From the Worldwide Faith News archives

Five religious journalism students receive scholarships

From NewsDesk <NewsDesk@UMCOM.UMC.ORG>
Date 24 Apr 2000 13:33:18

April 24, 2000 News media contact: Linda Green·(615)742-5470·Nashville,
Tenn. 10-71B{222}

NASHVILLE, Tenn. (UMNS) -- Five students pursuing careers in religious
journalism have received scholarships from United Methodist Communications
(UMCom) for the 2000-2001 academic year.

The churchwide communications agency offers two awards annually: a
Stoody-West Fellowship for graduate students and a Leonard Perryman
Communications Scholarship for Ethnic Minority Students. 

This year, the $6,000 Stoody-West Fellowship was awarded to two students
pursuing careers in religious journalism at an accredited graduate school or
department of journalism and a runner-up received $3,000 in graduate
assistance.  Two students were each awarded the $2,500 Perryman Scholarship
that assists ethnic minority juniors or seniors planning careers in

The Stoody-West Fellowship honors the Rev. Arthur West and the late Rev.
Ralph Stoody, who were staff executives of UMCom or one of its predecessor
Leonard Perryman was a journalist for the United Methodist Church for more
than 30 years before his death in 1983.

"My call as a communicator is to creatively articulate stories of faith
while at the same time, maintaining the heritage of our denomination," said
Faith Fairchild Colburn, a recipient of the Stoody-West Fellowship. She is
currently employed as a communications specialist in the West Ohio Annual
Conference where she designs and coordinates traditional and non-traditional
communication tools.

A member of Maple Grove United Methodist Church, Columbus, Ohio, she will
attend Wesley Theological School in Washington this fall in order to "form
mature, creative and critical understandings of the Scriptures." She said
seminary would provide her with greater knowledge of United Methodist polity
and the Wesleyan heritage. "I plan to take three years of seminary and
deepen my understanding of the Gospel and our United Methodist
denomination," she said.

Christina Marie Simon, the other Stoody-West recipient, will be a student at
the Medill Graduate School of Journalism at Northwestern University,
Evanston, Ill., in June.  She is editor-in-chief of the University Crescent,
the weekly student newspaper at the University of Evansville, Evansville,
Ind., from which she will receive a mass communications degree May 6.

Her goal after journalism school is to work as an editor of a Christian
magazine. "God's work in my life has been particularly visible in the doors
He's opened for me. . .in the Christian publishing industry," she said. 

Having contributed articles and reviews for some national Christian
magazines for a number of years, Simon said an internship with a publishing
company was a highlight of her journalistic experience.  "I've found my true
calling in life," she said,  "and it's a calling that accompanies me
wherever I go." She is a member of the Lutheran Church, Missouri Synod,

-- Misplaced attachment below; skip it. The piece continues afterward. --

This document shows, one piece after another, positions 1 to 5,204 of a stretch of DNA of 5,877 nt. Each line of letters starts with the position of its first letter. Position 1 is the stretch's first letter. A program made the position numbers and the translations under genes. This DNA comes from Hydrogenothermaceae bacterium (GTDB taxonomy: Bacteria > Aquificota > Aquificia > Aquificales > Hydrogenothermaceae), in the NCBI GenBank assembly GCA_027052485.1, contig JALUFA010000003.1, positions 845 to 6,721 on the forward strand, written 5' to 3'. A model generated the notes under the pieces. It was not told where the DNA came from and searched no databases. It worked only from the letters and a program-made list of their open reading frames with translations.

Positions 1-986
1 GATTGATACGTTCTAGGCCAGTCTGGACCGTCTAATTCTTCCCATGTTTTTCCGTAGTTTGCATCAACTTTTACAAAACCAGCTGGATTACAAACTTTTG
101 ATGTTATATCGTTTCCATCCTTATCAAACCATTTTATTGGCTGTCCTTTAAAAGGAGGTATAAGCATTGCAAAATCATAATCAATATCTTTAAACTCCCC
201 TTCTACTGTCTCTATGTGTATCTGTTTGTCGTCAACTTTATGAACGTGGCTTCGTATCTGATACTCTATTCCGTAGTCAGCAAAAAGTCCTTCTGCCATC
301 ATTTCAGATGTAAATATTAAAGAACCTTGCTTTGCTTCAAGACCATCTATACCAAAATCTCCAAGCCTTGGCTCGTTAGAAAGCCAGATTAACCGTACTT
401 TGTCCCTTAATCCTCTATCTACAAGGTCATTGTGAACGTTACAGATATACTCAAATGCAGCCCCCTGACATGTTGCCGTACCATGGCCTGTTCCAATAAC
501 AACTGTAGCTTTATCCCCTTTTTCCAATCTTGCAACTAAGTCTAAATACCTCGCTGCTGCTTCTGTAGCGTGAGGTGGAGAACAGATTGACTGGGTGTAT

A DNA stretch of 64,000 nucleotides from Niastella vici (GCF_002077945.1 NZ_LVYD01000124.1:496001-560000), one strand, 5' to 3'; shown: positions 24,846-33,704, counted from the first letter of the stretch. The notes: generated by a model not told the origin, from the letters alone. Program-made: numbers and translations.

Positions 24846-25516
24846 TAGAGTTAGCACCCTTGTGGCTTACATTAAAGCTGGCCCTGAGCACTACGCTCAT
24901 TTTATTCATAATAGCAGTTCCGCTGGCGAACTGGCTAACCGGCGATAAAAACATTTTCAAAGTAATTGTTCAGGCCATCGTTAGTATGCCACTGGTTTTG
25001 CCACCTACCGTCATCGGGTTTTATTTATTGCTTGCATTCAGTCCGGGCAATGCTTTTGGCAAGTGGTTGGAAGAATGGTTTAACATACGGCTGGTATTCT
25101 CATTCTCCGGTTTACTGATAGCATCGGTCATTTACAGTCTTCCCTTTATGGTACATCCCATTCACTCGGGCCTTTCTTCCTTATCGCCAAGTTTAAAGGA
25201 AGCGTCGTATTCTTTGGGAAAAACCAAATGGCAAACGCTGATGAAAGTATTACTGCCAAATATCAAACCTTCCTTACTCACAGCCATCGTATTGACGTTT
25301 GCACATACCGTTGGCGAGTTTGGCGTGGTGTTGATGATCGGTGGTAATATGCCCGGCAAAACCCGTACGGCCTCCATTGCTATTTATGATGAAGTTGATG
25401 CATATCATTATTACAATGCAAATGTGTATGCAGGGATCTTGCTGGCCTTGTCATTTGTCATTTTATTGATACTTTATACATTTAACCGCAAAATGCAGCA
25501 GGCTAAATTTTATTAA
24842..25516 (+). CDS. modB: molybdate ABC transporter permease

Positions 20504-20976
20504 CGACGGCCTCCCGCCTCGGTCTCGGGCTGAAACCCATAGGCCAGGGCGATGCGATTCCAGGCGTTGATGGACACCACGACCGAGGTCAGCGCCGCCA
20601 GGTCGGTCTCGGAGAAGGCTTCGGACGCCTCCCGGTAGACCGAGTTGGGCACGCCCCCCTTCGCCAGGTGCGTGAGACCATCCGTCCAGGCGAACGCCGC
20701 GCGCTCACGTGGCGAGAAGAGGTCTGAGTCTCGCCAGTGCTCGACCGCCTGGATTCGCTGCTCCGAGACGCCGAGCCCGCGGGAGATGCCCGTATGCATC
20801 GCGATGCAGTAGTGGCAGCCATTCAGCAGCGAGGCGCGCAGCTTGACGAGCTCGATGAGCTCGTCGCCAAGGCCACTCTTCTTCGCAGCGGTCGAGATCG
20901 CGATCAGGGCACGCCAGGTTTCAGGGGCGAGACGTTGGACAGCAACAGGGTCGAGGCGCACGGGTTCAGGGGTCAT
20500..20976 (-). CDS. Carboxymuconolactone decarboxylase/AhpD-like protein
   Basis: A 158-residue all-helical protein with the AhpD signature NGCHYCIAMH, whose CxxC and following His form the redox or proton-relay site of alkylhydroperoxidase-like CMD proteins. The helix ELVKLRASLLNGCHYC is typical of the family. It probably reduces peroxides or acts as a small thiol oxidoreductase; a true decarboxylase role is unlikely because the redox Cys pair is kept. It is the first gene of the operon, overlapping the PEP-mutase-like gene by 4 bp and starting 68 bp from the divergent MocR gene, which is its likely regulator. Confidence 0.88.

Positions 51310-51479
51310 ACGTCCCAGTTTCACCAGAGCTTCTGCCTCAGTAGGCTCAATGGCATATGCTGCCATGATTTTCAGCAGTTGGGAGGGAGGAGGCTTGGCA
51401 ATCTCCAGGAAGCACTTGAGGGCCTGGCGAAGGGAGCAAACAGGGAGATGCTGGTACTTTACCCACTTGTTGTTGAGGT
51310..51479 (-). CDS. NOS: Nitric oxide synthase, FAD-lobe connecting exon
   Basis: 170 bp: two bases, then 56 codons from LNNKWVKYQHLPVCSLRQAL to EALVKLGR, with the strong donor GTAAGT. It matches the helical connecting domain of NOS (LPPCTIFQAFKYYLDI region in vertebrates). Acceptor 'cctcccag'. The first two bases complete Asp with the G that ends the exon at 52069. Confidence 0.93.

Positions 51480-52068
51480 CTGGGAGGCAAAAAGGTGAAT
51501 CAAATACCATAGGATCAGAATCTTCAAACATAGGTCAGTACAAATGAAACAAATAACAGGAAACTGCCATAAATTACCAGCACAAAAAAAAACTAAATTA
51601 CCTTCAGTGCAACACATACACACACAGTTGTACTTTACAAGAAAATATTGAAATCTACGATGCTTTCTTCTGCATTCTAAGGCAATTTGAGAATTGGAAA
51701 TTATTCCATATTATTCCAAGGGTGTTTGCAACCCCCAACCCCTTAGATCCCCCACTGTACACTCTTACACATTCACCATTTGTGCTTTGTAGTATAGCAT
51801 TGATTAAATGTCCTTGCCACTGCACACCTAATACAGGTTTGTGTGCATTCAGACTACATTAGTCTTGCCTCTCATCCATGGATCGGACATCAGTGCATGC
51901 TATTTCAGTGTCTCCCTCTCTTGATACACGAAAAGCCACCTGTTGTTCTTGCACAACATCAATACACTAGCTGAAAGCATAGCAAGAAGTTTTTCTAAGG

Belleville, Ill.

Rebecca Joy Laird, an ordained elder in the Church of the Nazarene and
collaborator with the Rev. Cecil Williams of No Hiding Place, a 1992 book
about Glide Memorial United Methodist Church, San Francisco, is the
runner-up for the Stoody-West Fellowship. She will receive $3,000 to assist
in her plans to attend Columbia University's Graduate School of Journalism,
New York.

Residing in Madison, N.J., Laird attends Morristown United Methodist Church
and has spent the last eight years as a publishing consultant and freelance
editor for a variety of companies and non-profit organizations. She is
currently the journal editor of an interfaith organization and has written
workbooks and devotionals for Abingdon, the imprint of the United Methodist
Publishing House.

"The time has come to deepen my analytical understanding of the role of
religion and media in public life and to upgrade my grasp as the new
technologies forever alter the media landscape," she said.  It is her belief
that attending Columbia will "enable me to better serve the church as a
chronicler, scribe, and editor, as well as prepare me to mentor and train a
new generation of religious journalist who will carry the good news into the

The Perryman scholarships were awarded to Juliana Maria da Silva and Lori
Candice Spradley.

Da Silva, a native of Nilopolis, Brazil, is a senior mass communications
major at Rust College, Holly Springs, Miss., and member of Asbury United
Methodist Church. The multilingual student (English, Spanish and Portuguese)
aspires to be a religion marketing communications specialist for both print
and broadcast media. She plans to attend a graduate school for a program in

"I see my career in religious communications as marriage of the training I
have and the talents God has given me," da Silva said. The role of
communicators, she said, is to "deliver the message and do it in very
positive ways, always putting God's principles as guidance."

Spradley, a junior communications major at Dillard University, New Orleans,
plans to pursue a master's degree in broadcast journalism at the University
of Georgia in Athens, Ga. 

A member of Bethel African Methodist Episcopal Church, Mobile, Ala.,
Spradley is planning for a career in religious television.  "As a reporter,
I want my viewers to know that there is salvation and that all they have to
do is pray and let Jesus into their hearts," she said.

Knowing that she will be called upon to carefully disseminate truth and
knowledge, she believes that "as a Christian woman of God, it is my duty to
spread the word of God to as many people as I can."

For more information on UMCom's annual awards or for applications, visit the
agency's Web site at or call Jackie
Vaughan, scholarship administrator, at (615) 742-5140.

# # #

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